ALMATY – Serikbai Bisekeyev has become the first Kazakhstan businessman to win the Ernst & Young Company’s prestigious “Entrepreneur of the Year” award.Bisekeyev who is based in St. Petersburg, founded and runs the Arman (Dream) Company. It manufactures equipment for IT systems integration. The company started by supplying such equipment from Germany. Then in 2005, it moved into production as well.
Bisekeyev was a sports star at school and studied at the Kalinin Polytechnic Institute in Leningrad (the former name for St. Petersburg). He dreamed of becoming a design engineer in the auto industry. “I wanted to invent a Soviet Mercedes,” he said.
During the economic crisis that followed the end of the Soviet Union, Bisekeyev became a local businessman. After graduation, he established a company with a partner to provide cell phone services. He helped pioneer the development of GSM cellular communications in the Commonwealth of Independent States and then opened his own unique network of cell phones stores.
“We always financed our business with our own money, unlike other competitors who took loans and at that period were ahead of us in development,” Bisekeyev said in an interview. “But the crisis in 1998 changed everything. Despite the fact that we were making good progress, I decided to continue my studies as I was distinctly aware of my lack of business knowledge.”
In 1999, Bisekeyev graduated from a training course at the Stockholm Business School and decided to launch his own project.
“I had a major resource: the knowledge of how to build a company in accordance with international practice,” he said. “I knew that any business based on the buy/sell principle cannot be innovative, but I wanted to create innovative technologies.”
“We already had a prospering company at that time,” the businessman said. “In addition to mobile communications, we sold advanced technology services (ATS) and equipment for mass market, but nobody was seriously engaged in industrial solutions then. This niche was free and I decided to take it.”
At first, the company only sold imported dispatcher equipment to industrial enterprises that continued to use old Soviet analogue systems. However, oil and gas companies had large investment budgets to modernize their facilities and Bisekeyev decided to focus on them. It proved a successful strategy.
Over the next five years, the Arman Company became a supplier of the largest companies in Russia. Then, Bisekeyev said, he “dared to a mad step” to manufacture Russian digital dispatch communications under the Armtel brand name. He gathered a team of the best programmers from around the world, contractors to make mainframes and manufacturers of communication boards.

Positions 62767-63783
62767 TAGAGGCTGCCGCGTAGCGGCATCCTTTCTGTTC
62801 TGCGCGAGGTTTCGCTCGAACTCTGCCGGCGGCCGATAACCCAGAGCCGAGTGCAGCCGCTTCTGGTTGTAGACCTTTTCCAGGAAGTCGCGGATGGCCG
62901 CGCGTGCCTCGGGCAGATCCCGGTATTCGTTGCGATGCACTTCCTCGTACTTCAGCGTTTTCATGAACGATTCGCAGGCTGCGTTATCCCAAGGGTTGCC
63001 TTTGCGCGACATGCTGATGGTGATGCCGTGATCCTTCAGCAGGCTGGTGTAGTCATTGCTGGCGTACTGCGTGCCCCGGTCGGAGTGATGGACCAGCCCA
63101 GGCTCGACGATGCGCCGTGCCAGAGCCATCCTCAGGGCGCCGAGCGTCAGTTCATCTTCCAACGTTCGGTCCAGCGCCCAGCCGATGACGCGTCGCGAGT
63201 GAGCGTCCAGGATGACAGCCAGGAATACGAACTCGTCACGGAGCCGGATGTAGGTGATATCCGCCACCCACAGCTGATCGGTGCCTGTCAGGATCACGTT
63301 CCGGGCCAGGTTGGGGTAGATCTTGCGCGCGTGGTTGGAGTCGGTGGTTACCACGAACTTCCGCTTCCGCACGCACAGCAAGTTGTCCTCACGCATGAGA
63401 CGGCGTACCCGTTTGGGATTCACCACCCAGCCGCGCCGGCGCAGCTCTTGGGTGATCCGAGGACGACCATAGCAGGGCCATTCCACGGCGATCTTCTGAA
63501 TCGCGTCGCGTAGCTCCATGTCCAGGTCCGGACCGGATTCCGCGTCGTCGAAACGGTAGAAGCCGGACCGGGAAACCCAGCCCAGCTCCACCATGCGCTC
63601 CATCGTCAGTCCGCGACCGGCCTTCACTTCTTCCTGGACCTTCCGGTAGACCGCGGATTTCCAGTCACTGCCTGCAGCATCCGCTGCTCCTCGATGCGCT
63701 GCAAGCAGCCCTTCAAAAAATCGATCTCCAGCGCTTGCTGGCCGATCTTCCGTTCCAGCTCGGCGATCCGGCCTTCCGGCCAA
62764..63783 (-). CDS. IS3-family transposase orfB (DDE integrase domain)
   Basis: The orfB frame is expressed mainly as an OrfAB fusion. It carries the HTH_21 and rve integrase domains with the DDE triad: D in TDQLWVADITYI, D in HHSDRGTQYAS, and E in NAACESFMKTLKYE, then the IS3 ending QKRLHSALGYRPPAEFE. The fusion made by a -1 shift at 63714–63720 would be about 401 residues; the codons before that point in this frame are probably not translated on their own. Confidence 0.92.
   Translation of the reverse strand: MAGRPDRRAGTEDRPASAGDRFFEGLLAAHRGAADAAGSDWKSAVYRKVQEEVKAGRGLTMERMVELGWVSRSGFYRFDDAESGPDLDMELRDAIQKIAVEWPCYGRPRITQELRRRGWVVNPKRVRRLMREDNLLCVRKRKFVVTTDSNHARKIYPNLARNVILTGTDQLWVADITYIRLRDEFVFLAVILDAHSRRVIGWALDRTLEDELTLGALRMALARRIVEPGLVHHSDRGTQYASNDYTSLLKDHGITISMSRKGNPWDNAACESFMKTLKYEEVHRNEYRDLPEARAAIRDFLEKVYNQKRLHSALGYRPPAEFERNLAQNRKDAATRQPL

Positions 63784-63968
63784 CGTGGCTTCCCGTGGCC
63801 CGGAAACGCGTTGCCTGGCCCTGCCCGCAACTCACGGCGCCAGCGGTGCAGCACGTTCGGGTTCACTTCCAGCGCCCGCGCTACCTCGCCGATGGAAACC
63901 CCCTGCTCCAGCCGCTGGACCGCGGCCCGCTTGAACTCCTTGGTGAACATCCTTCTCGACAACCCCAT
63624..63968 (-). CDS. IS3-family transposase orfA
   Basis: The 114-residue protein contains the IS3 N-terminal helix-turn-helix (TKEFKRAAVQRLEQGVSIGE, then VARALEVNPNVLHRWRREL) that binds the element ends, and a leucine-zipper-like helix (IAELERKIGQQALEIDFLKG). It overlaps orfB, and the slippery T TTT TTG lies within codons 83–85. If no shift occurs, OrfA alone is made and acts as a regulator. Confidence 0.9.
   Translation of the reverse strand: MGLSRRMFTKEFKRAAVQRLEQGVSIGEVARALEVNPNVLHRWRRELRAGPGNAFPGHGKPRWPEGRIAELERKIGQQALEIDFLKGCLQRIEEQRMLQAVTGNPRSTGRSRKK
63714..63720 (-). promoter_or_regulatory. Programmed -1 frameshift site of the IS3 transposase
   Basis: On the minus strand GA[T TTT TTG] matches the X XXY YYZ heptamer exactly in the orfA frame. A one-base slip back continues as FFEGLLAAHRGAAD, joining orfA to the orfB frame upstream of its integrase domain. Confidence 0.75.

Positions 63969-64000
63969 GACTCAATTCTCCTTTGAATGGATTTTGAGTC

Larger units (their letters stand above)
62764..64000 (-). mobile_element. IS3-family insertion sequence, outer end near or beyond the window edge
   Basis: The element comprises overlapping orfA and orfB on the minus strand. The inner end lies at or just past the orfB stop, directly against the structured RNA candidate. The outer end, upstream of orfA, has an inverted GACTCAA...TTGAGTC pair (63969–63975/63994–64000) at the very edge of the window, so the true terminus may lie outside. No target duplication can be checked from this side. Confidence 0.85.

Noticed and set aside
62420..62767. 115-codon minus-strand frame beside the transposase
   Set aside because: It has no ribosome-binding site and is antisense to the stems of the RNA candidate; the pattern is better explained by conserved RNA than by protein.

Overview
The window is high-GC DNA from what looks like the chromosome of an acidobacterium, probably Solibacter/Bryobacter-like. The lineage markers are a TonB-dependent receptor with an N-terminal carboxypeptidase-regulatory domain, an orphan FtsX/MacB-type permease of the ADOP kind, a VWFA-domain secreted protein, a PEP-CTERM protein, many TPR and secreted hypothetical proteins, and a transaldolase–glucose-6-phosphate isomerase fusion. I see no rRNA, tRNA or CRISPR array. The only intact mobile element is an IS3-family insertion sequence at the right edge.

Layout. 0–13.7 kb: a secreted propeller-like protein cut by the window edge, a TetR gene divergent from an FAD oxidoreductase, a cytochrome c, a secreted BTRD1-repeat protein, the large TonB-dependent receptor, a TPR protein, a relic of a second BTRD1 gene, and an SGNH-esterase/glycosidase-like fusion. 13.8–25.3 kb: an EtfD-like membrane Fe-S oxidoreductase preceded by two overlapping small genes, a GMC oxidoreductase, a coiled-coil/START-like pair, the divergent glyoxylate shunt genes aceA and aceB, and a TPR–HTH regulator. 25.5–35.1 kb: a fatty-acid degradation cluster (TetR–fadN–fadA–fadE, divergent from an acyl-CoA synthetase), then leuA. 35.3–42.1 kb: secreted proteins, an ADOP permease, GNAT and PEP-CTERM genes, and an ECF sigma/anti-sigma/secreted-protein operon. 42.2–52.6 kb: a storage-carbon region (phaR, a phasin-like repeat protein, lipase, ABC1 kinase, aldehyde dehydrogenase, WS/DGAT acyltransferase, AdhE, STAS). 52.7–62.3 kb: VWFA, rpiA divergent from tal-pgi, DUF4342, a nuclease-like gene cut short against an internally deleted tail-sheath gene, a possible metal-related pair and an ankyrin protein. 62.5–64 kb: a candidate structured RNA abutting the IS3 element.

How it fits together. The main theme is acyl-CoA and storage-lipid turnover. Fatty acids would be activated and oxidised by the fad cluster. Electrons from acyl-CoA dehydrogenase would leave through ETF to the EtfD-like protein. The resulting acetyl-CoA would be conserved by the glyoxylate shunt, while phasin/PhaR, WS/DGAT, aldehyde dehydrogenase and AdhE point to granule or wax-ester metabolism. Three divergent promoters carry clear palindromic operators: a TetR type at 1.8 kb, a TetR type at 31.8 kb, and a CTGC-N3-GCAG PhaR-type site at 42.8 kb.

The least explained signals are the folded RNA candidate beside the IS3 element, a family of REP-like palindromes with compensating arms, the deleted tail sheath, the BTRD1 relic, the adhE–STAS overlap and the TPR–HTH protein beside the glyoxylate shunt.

“We did not employ the staff for all stages of production, in contrast to our competitors. This gave us more flexibility in dealing with manufacturers, and we were able to concentrate on the quality of products,” Bisekeyev said. “All this took effect, and the reputation and brand image of our company began to grow, as well as the number of our customers.”
The company grew to become a manufacturer and world leader in systems integration. Today, it employs 230 highly trained workers. Their products are in demand around the world. And Bisekeyev does not intend to rest on his laurels. He now hopes to bring his entrepreneurial and high tech expertise home to serve Kazakhstan.
President Nursultan Nazarbayev has tasked the government with finding entrepreneurs to promote Kazakhstan’s innovations at the international level and to create a critical mass of innovators who can introduce the latest technologies and expand production. Bisekeyev believes he has a role to play in this process.
“I was happy to learn Kazakhstan won the bid to host EXPO 2017 and doubly happy about its theme of ‘Future Energy.’ Kazakhstan has the best conditions in the world to develop alternative energy. So we decided to participate in this programme and to build a wind farm in Kazakhstan,” he said. “We have also started manufacturing operations in Kazakhstan.”
“We have established near Almaty a factory to make energy units with new air-cooled generators. Usually, generators used around the world are cooled by oil. And their maintenance costs as much as the generator itself,” he said. “We offer a new business model based on the ‘cost of ownership’ concept. This includes capital costs, expenditures on fuel and consumables, and personnel costs. In our programme, the state will not have to make any contracts for expensive servicing. It will receive effective service and save public money.”
“Kazakhstan invites experienced consultants and they help to make the right policies, but the country’s laws are somewhat behind,” Bisekeyev said. “President Nazarbayev is taking effective action to increase Kazakhstan content in production and to create skilled jobs, which are not followed in Russia and I am impressed by this. Also effective control is necessary over the execution of his initiatives and orders.”
“Kazakhstan has plenty of possibilities,” the businessman said. “I am sure that hard-working, dedicated people will always have the opportunity for self-fulfillment there. We need to learn, gain knowledge and strive to become professional. We need to realize that everything depends on us and we can influence all the processes around us. Nobody will build the future for us.”